Eliminate the Use of Temporary Tables For HUGE Performance Gains
As queries become more complex, temporary tables are used more and more. While temporary table may sometimes be unavoidable, they can often be sidestepped by using derived tables instead. In brief, a derived table is the result of using another SELECT statement in the FROM clause of a SELECT statement. By using derived tables instead of temporary tables, we can boost our application’s performance. Let’s find out more.
How the Use of Temporary Tables Affect Performance
Temporary tables slow performance dramatically. The problem with temporary tables is the amount of overhead that goes along with using them. In order to get the fastest queries possible, our goal must be to make them do as little work as possible. For example, with a SELECT statement, SQL Server reads data from the disk and returns the data. However, temporary tables require the system to do much more.
For example, a piece of Transact-SQL code using temporary tables usually will:
1) CREATE the temporary table
2) INSERT data into the newly created table
3) SELECT data from the temporary table (usually by JOINing to other physical tables) while holding a lock on the entire tempdb database until the transaction has completed.
4) DROP the temporary table
This represents a lot of disk activity, along with the potential for contention problems. And all of this adds up to poor performance.
Eliminate A Few Steps!
The biggest benefit of using derived tables over using temporary tables is that they require fewer steps, and everything happens in memory instead of a combination of memory and disk. The fewer the steps involved, along with less I/O, the faster the performance.
Here are the steps when you use a temporary table:
1) Lock tempdb database
2) CREATE the temporary table (write activity)
3) SELECT data & INSERT data (read & write activity)
4) SELECT data from temporary table and permanent table(s) (read activity)
5) DROP TABLE (write activity)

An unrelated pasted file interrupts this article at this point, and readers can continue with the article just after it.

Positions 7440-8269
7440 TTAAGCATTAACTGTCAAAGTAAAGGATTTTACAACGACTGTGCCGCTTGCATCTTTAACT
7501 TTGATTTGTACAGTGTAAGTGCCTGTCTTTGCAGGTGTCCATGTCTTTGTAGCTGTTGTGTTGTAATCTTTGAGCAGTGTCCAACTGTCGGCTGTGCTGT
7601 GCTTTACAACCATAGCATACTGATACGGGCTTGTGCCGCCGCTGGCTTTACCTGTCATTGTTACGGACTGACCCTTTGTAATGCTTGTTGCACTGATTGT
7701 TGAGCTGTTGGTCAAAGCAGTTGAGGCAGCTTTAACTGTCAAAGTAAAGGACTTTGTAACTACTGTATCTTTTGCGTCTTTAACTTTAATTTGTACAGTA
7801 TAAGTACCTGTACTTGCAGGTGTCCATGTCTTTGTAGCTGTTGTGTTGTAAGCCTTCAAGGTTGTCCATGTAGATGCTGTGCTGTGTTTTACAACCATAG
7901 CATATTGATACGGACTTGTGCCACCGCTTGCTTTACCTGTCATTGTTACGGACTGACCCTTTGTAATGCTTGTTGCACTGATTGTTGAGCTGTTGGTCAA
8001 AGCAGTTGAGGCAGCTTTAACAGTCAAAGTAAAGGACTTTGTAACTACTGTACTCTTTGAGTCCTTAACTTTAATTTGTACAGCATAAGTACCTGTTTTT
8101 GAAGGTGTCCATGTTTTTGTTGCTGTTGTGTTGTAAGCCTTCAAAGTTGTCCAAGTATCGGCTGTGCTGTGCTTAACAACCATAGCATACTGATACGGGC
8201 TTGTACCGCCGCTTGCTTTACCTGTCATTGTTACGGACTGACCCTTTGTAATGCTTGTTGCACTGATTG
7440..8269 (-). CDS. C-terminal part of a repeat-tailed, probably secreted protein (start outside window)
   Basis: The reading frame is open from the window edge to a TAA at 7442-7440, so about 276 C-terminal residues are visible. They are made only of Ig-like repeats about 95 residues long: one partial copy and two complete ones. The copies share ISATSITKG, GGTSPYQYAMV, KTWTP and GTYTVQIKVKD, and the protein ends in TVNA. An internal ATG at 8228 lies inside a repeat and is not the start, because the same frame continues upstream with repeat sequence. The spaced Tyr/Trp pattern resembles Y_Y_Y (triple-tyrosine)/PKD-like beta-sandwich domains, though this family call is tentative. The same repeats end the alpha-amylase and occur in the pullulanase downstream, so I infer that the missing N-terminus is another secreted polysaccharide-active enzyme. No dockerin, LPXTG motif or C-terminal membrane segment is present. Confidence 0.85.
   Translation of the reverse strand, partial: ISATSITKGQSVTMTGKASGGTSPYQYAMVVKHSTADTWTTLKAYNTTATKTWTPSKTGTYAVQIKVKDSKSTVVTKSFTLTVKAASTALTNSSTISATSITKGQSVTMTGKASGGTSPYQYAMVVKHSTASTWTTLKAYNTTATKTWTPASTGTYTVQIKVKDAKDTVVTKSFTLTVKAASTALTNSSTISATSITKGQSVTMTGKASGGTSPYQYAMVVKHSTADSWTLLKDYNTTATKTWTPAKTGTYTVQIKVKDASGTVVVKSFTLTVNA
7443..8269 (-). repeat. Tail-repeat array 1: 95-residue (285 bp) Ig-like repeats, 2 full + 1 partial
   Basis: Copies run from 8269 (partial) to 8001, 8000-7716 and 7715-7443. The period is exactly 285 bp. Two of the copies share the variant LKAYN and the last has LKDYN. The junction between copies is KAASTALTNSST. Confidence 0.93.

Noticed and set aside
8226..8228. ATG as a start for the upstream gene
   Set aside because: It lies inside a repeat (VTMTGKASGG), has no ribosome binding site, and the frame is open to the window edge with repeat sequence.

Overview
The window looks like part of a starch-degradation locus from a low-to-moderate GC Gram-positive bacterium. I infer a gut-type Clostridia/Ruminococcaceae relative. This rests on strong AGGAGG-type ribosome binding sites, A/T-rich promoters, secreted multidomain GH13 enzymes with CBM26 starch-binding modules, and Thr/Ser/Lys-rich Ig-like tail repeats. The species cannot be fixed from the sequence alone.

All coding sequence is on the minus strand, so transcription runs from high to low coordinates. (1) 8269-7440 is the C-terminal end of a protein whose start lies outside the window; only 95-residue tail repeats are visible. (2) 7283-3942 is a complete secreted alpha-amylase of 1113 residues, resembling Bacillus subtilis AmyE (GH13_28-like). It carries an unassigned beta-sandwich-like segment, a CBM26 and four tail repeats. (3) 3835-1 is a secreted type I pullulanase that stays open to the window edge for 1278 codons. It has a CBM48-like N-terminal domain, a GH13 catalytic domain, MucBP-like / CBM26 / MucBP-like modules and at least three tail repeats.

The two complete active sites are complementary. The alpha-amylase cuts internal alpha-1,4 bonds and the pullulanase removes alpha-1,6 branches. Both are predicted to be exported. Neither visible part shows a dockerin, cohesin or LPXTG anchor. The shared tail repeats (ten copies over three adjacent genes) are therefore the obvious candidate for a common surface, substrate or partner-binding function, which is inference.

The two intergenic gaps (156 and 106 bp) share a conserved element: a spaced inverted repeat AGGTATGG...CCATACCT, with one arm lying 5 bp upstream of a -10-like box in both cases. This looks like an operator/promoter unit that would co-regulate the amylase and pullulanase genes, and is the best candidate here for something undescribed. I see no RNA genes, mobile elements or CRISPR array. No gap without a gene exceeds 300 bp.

4) Release the locks
Compare the above to the number of steps it takes for a derived table:
1) CREATE locks, unless isolation level of “read uncommitted” is used
2) SELECT data (read activity)
3) Release the locks
As is rather obvious from this example, using derived tables instead of temporary tables reduces disk I/O and can boost performance. Now let’s see how.
Using Derived Tables
Derived tables are essentially SELECT statements within SELECT statements. Let’s look at a very simple example:
Take a look at this simple query where we SELECT data from a table:
SELECT * FROM categories
Now, instead of selecting data from the categories table, let’s select our data from a derived table. For example:
SELECT * FROM (SELECT * FROM categories) dt_categories
This is all there is to derived tables. Remember, a derived table is just the result of using another SELECT statement in the FROM clause of another SELECT statement. Simply put the query in parenthesis and add a table name after the query in the parenthesis.
Both of the above examples produce the exact same results. This example is designed to show you what a derived table is, and how easy they are to create. In the real world, if you needed to write a query like the one above, you would of course use the simpler of the two examples. But if your query is complex, consider using a derived table instead of a temporary table, as we will see in the following real world example.
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